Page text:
New Straits Times


US tariffs may create uncertaint­ies but CPTPP signing is positive, say analysts


MALAYSIA is looking at two key events this week that will have negative and positive bearings on its trade with other countries.

First, the United States will formally announce the move to impose tariffs on steel and aluminium imports. Second, the Comprehens­ive and Progressiv­e Agreement for Trans-Pacific Partnershi­p (CPTPP) that will be signed in Chile tomorrow.

Analysts said US President Donald Trump’s planned steel and aluminium tariffs might lead to a global trade war as other countries, especially China, might retaliate.

The Malaysian economy would not be spared from the setback, they added.

On the other hand, they said the CPTPP should be positive as the revised agreement offered more flexibilit­y to Malaysia and the 10 other signatorie­s.

Affin Hwang Capital said in the short term, the potential US tariffs would create uncertaint­ies in global trade and production as protection­ist policies were likely to hurt growth momentum.

“We believe the growth momentum of the global economy will be affected, attributed partly to the negative impact of some disruption­s to the global trade. We also expect no emerging market can escape fully the global slowdown and financial market volatility and global sentiment towards risk,” it said yesterday.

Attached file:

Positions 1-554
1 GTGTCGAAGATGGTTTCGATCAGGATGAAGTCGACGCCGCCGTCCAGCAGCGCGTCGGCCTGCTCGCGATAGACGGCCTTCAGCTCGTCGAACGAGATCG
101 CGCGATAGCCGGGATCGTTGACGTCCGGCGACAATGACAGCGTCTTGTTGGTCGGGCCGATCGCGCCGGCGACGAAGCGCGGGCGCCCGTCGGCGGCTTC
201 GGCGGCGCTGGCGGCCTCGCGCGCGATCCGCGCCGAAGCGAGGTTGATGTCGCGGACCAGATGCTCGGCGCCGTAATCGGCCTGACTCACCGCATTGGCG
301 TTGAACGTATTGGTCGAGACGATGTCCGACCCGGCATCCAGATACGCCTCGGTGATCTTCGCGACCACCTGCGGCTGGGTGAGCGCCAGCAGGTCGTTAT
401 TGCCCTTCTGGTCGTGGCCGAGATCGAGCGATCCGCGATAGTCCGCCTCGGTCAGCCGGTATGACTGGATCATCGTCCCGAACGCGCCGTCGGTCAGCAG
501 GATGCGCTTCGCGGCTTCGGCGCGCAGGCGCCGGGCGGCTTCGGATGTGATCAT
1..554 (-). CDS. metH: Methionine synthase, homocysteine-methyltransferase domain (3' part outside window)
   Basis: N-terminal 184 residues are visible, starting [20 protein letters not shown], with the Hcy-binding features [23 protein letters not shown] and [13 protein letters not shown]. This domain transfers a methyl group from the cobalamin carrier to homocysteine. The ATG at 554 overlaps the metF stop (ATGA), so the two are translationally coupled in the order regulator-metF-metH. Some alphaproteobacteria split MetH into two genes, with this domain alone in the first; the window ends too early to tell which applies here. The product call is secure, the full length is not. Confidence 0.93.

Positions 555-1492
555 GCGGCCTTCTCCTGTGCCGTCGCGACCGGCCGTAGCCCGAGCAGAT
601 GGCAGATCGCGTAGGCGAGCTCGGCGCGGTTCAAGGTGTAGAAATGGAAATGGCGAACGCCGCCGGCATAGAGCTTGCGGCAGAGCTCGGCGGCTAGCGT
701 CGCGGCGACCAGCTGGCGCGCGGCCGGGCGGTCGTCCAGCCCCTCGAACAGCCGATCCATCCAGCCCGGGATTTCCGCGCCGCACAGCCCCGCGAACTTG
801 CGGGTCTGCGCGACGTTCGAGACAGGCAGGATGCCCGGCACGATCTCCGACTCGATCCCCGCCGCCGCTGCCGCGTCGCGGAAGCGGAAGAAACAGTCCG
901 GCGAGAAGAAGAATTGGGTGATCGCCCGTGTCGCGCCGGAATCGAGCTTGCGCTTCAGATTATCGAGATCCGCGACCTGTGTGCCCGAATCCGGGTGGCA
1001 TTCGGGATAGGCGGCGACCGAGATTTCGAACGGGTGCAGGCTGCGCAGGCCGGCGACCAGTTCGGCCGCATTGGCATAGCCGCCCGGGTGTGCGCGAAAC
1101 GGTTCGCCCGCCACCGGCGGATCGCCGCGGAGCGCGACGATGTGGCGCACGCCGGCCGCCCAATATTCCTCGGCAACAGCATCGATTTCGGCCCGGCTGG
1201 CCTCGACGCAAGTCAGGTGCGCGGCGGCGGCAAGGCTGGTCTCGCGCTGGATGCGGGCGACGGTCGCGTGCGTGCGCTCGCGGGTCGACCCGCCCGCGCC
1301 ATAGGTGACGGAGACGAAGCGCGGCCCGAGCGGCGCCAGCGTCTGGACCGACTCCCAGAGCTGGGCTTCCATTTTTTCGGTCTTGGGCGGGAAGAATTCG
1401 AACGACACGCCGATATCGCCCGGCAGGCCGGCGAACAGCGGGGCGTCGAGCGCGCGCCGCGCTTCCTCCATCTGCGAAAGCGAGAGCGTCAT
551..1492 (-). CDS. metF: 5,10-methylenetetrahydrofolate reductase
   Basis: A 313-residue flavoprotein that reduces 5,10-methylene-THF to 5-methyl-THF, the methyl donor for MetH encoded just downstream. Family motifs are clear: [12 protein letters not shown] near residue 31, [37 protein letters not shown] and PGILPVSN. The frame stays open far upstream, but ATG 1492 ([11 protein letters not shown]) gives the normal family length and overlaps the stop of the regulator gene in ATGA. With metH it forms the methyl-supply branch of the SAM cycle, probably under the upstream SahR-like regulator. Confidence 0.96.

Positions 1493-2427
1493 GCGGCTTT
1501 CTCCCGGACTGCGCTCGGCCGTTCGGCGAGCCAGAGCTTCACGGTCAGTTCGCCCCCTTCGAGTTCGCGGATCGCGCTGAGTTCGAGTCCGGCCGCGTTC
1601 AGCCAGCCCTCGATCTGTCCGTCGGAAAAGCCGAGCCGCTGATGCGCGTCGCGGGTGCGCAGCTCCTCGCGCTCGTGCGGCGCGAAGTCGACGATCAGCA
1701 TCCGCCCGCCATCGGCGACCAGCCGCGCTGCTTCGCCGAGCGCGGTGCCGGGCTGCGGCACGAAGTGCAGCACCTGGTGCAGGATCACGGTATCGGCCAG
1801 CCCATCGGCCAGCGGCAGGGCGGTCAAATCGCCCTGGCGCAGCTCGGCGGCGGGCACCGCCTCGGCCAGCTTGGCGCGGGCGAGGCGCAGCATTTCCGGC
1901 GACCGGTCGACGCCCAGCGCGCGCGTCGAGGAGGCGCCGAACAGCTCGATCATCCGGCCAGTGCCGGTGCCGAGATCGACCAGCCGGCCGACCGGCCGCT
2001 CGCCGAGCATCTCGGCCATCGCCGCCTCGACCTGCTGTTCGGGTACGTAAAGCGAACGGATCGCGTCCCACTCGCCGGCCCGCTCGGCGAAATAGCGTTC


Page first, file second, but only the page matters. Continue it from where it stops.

Affin Hwang said steel and aluminium products accounted for only 1.5 per cent of Malaysia’s total exports to the US last year and 0.15 per cent of the overall exports.

AmInvestme­nt Bank Bhd said while Malaysia did not export much steel to the US, the implicatio­ns of the tariffs could be wider as it might add up to 40 million tonnes of steel supply to the global market.

On CPTPP, Affin Hwang said there were some encouragin­g effects from the revised TPP.

“With the suspension of 20 items in the CPTPP, we believe that the revised TPP agreement will be flexible for participat­ing countries.

“Some market observers also noted that the CPTPP will likely be more acceptable to the public compared to the original TPP guidelines.”

Affin Hwang said the government and its CPTPP peers would have the flexibilit­y to make decisions, laws and regulation­s in areas such as public healthcare, public education and social services while claims were no longer permitted in relation to investment contracts and approvals.

It said state-owned enterprise­s were given some flexibilit­y in which all references to the phrase “after signature of this Agreement” had been defined as “after the date of entry into force of this Agreement for Malaysia”.

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